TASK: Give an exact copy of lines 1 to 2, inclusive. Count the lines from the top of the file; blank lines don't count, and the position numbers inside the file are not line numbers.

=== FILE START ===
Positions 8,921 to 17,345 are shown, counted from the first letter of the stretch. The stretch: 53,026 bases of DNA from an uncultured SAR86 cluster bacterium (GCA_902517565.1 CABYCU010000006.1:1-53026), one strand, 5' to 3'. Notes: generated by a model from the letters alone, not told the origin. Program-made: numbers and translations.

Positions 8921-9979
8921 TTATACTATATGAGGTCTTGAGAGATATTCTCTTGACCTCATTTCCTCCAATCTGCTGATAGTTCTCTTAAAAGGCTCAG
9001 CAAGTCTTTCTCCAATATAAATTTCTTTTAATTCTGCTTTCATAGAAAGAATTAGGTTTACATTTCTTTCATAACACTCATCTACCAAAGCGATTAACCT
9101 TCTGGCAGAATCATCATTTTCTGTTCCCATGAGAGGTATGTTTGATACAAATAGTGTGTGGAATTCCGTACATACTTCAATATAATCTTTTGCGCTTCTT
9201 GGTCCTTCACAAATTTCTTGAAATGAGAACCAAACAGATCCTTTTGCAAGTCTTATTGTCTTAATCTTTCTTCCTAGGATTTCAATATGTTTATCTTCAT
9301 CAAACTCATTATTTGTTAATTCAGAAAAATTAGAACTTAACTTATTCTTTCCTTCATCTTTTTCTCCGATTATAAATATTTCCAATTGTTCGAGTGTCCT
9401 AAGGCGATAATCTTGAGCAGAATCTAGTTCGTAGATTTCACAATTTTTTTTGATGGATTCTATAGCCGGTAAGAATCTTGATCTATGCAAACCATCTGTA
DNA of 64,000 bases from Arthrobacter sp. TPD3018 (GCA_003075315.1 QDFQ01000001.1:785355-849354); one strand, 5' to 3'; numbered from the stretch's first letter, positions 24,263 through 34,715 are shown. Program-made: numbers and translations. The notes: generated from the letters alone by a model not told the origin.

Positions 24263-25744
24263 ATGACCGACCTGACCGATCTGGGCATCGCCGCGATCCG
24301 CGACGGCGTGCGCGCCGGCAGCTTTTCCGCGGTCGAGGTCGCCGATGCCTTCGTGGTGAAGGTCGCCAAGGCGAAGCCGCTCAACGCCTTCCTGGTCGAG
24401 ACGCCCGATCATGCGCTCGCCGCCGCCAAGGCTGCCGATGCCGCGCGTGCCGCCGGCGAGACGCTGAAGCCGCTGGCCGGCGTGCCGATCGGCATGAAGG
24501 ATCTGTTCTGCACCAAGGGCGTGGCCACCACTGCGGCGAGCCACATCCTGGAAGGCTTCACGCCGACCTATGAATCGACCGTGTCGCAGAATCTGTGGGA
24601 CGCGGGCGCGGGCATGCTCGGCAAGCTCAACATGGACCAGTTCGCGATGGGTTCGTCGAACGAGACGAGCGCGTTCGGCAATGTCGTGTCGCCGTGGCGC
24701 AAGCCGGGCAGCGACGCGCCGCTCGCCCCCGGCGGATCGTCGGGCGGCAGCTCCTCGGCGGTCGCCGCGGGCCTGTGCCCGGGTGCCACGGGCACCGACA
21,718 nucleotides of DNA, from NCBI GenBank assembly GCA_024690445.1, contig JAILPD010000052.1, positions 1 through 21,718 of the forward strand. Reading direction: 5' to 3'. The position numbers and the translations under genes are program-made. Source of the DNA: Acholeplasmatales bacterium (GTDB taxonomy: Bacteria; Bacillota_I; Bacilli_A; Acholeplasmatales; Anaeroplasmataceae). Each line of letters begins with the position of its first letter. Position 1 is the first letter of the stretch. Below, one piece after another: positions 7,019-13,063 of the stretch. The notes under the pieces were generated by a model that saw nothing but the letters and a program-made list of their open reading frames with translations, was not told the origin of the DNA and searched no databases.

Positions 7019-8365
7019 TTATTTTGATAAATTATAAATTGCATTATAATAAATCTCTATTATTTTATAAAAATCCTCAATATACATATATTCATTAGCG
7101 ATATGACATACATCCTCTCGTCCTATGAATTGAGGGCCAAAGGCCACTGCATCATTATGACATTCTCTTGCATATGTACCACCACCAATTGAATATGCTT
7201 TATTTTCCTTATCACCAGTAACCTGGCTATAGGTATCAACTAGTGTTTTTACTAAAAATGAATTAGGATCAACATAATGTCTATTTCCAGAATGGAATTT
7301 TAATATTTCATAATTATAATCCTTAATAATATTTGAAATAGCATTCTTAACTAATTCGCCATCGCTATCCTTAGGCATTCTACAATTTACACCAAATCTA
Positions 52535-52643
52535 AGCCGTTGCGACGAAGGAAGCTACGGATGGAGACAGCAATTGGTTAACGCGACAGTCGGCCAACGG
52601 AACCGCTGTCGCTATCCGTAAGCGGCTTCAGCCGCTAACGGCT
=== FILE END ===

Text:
Positions 8,921 to 17,345 are shown, counted from the first letter of the stretch. The stretch: 53,026 bases of DNA from an uncultured SAR86 cluster bacterium (GCA_902517565.1 CABYCU010000006.1:1-53026), one strand, 5' to 3'. Notes: generated by a model from the letters alone, not told the origin. Program-made: numbers and translations.

Positions 8921-9979